• Before we release a new version, we need to sync deploys with another team.
  • Our application was down, but is not our issue.
  • Our service was working and scaling fine until the team X started using us.
  • And more…

What is happening?


The smells mention before are caused by what Jonas Boner call Microliths, a great word for what is happening here.
Even if we think this are 'independent' services, synchronous communication can cause side effects we don't want:

  • There can be cascading events between your services.
  • Your domain boundaries are not clear because you don’t own the entire process.
  • Slow services are forced to scale by faster services requirements.
  • There is additional latency on the network calls.

What got lost in translation?

Having microliths comes from multiple misconceptions we have. Some of them are:

Domains != Resources

Every so often, when we divide the monolith, we think about domains being resources. Due to how we normally have divided API's and DB's as we think about splitting what already exists and not about extracting the processes being achieved.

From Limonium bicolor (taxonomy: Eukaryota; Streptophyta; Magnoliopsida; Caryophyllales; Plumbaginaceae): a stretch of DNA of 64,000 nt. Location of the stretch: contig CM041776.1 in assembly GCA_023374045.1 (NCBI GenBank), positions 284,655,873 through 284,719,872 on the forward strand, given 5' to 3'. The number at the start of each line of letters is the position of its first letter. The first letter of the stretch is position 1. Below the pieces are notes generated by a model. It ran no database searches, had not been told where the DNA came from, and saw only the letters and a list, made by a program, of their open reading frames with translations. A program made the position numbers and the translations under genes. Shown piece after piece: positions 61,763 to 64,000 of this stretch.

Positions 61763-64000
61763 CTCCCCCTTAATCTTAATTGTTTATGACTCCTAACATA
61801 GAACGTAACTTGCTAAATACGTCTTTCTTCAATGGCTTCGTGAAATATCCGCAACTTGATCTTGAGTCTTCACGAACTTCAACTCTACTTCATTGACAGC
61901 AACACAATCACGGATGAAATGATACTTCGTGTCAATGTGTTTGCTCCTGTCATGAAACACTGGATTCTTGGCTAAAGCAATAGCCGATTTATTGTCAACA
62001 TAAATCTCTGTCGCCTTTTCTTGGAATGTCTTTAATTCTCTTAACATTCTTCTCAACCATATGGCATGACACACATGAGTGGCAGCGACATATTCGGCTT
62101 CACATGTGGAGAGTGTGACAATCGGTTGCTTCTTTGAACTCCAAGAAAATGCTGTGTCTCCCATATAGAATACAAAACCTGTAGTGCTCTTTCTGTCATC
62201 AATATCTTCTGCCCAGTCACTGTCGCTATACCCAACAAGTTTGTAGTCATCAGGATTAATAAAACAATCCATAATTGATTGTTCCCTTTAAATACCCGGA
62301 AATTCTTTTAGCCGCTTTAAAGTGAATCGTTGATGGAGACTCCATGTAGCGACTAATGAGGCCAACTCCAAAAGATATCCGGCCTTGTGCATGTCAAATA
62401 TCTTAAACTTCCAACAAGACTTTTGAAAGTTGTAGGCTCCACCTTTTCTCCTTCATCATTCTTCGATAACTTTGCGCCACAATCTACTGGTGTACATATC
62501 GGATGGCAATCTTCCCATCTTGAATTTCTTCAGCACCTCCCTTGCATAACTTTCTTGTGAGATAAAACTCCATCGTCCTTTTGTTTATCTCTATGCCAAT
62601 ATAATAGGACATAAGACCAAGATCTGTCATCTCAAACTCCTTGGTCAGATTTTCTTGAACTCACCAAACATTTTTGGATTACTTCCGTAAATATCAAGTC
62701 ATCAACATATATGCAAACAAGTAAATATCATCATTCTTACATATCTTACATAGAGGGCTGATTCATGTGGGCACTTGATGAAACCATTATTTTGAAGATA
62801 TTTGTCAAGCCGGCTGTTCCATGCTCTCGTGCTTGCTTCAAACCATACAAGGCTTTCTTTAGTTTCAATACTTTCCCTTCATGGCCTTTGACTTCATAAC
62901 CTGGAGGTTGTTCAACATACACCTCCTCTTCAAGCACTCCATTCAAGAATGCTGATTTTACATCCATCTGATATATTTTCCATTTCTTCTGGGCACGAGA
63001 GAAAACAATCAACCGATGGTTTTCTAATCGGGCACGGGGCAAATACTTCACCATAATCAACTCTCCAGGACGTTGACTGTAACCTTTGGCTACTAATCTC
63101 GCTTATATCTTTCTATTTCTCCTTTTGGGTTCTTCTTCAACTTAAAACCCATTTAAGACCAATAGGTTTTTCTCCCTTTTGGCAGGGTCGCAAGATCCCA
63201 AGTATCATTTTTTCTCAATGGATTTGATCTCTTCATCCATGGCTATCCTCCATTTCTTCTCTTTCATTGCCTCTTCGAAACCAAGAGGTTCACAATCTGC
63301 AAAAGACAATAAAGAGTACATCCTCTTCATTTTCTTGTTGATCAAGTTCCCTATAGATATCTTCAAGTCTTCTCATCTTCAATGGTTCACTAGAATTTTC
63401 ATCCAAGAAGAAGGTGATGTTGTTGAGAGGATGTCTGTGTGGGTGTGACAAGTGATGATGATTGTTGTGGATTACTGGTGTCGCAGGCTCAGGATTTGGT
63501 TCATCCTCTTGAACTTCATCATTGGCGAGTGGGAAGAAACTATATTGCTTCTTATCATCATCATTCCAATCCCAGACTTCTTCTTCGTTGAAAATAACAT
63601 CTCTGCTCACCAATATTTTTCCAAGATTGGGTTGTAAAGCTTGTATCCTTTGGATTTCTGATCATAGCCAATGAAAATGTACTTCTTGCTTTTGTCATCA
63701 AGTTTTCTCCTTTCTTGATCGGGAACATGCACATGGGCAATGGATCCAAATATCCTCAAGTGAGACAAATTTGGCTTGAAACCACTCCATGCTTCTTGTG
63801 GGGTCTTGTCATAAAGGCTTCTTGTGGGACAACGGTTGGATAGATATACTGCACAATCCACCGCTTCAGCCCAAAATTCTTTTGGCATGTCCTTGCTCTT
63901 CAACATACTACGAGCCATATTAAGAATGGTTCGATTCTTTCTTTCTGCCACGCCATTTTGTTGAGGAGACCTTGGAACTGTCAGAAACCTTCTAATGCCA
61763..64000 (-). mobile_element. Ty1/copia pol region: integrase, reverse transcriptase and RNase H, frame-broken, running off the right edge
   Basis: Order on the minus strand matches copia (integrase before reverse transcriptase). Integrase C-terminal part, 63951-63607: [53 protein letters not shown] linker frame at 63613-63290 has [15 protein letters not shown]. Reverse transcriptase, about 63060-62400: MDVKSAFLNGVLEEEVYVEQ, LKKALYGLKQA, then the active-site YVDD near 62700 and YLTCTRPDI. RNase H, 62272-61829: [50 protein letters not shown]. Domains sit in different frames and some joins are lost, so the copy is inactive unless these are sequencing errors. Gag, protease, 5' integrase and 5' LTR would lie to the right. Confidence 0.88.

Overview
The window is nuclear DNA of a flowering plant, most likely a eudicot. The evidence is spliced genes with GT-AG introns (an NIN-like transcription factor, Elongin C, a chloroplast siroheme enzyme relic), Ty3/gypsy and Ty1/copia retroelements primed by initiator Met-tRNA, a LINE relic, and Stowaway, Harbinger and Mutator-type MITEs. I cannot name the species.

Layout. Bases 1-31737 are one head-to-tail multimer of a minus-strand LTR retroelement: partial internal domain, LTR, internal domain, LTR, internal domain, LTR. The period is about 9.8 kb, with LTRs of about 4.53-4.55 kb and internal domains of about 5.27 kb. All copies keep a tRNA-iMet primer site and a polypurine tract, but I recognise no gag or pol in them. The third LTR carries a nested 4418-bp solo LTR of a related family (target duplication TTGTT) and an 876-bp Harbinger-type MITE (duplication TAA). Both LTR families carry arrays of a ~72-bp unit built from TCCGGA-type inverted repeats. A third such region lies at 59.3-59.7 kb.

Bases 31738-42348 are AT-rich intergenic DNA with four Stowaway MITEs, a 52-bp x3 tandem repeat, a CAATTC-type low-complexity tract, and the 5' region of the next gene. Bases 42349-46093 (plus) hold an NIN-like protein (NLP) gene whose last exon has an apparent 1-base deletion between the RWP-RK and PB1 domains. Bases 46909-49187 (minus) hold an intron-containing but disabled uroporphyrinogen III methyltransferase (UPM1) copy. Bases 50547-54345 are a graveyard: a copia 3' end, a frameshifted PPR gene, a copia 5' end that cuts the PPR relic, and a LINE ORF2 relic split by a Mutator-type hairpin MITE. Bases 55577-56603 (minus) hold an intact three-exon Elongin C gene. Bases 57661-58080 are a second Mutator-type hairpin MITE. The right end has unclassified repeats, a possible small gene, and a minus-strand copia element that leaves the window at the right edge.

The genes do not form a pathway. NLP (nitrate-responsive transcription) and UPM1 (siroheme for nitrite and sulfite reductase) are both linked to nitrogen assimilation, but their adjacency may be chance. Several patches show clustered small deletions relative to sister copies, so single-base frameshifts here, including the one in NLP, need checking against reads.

When thinking about a microservice, we should think about what part of the process it is trying to solve, this will help us define good boundaries for our bounded context.

When we think in a process, data is secondary. The process will require different pieces of existing data to fulfill their capabilities, and it is ok for it to own its copy of what is needed to fulfill his mission.

Independence != Single Source

A single source of data does not mean independence, as whenever your software requires complementary data, it will have to acquire it from somewhere else, what means a direct dependency. This also affects boundaries as you must enter other team's domain.

If you strive for independence, copy the information you require for your process, even if it exists somewhere else.

Fast != Synchronous